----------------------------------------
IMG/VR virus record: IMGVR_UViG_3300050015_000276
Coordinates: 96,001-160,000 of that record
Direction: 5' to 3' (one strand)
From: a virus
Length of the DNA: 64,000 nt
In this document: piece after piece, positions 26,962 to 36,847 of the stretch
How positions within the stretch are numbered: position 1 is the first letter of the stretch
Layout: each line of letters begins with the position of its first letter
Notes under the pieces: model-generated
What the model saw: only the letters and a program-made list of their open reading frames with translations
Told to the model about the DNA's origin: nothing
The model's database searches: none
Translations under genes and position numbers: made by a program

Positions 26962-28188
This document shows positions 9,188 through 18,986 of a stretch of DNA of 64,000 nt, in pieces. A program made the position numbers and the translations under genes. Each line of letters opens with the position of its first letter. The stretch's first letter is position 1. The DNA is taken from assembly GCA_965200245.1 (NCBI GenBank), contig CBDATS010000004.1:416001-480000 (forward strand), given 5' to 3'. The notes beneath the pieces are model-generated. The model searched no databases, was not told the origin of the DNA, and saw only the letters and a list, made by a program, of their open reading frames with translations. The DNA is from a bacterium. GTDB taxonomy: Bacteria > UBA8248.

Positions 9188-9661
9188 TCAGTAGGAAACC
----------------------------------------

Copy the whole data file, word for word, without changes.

IMG/VR virus record: IMGVR_UViG_3300050015_000276
Coordinates: 96,001-160,000 of that record
Direction: 5' to 3' (one strand)
From: a virus
Length of the DNA: 64,000 nt
In this document: piece after piece, positions 26,962 to 36,847 of the stretch
How positions within the stretch are numbered: position 1 is the first letter of the stretch
Layout: each line of letters begins with the position of its first letter
Notes under the pieces: model-generated
What the model saw: only the letters and a program-made list of their open reading frames with translations
Told to the model about the DNA's origin: nothing
The model's database searches: none
Translations under genes and position numbers: made by a program

Positions 26962-28188
This document shows positions 9,188 through 18,986 of a stretch of DNA of 64,000 nt, in pieces. A program made the position numbers and the translations under genes. Each line of letters opens with the position of its first letter. The stretch's first letter is position 1. The DNA is taken from assembly GCA_965200245.1 (NCBI GenBank), contig CBDATS010000004.1:416001-480000 (forward strand), given 5' to 3'. The notes beneath the pieces are model-generated. The model searched no databases, was not told the origin of the DNA, and saw only the letters and a list, made by a program, of their open reading frames with translations. The DNA is from a bacterium. GTDB taxonomy: Bacteria > UBA8248.

Positions 9188-9661
9188 TCAGTAGGAAACC